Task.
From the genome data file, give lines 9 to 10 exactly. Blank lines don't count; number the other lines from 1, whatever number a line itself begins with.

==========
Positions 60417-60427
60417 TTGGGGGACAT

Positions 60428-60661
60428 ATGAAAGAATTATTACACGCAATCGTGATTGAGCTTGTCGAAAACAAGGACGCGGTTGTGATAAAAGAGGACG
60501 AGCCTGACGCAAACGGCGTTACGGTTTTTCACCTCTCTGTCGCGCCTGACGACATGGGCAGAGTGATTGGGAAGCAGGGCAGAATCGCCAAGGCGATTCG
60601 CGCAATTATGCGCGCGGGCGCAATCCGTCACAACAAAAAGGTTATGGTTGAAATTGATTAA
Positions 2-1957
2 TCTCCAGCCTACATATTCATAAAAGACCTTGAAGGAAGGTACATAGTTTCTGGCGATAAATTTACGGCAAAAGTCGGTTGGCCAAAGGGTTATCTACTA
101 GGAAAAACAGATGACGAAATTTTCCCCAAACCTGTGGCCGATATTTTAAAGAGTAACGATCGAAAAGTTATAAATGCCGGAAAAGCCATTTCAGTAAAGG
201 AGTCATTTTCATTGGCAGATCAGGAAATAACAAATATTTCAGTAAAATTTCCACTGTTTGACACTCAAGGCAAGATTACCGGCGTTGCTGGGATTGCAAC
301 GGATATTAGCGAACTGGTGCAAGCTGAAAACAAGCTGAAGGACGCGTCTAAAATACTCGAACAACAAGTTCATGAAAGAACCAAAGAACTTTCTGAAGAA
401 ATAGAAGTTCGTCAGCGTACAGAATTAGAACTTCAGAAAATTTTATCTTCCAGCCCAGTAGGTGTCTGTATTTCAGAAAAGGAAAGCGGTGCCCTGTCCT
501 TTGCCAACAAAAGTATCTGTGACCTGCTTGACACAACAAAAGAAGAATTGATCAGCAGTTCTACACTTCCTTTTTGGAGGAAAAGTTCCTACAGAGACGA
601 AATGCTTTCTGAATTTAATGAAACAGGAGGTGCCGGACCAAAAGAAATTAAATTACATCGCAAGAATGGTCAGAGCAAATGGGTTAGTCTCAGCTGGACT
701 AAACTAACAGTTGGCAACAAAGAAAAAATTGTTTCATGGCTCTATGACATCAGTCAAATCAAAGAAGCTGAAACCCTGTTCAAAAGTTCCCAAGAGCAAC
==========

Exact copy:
101 GGAAAAACAGATGACGAAATTTTCCCCAAACCTGTGGCCGATATTTTAAAGAGTAACGATCGAAAAGTTATAAATGCCGGAAAAGCCATTTCAGTAAAGG
201 AGTCATTTTCATTGGCAGATCAGGAAATAACAAATATTTCAGTAAAATTTCCACTGTTTGACACTCAAGGCAAGATTACCGGCGTTGCTGGGATTGCAAC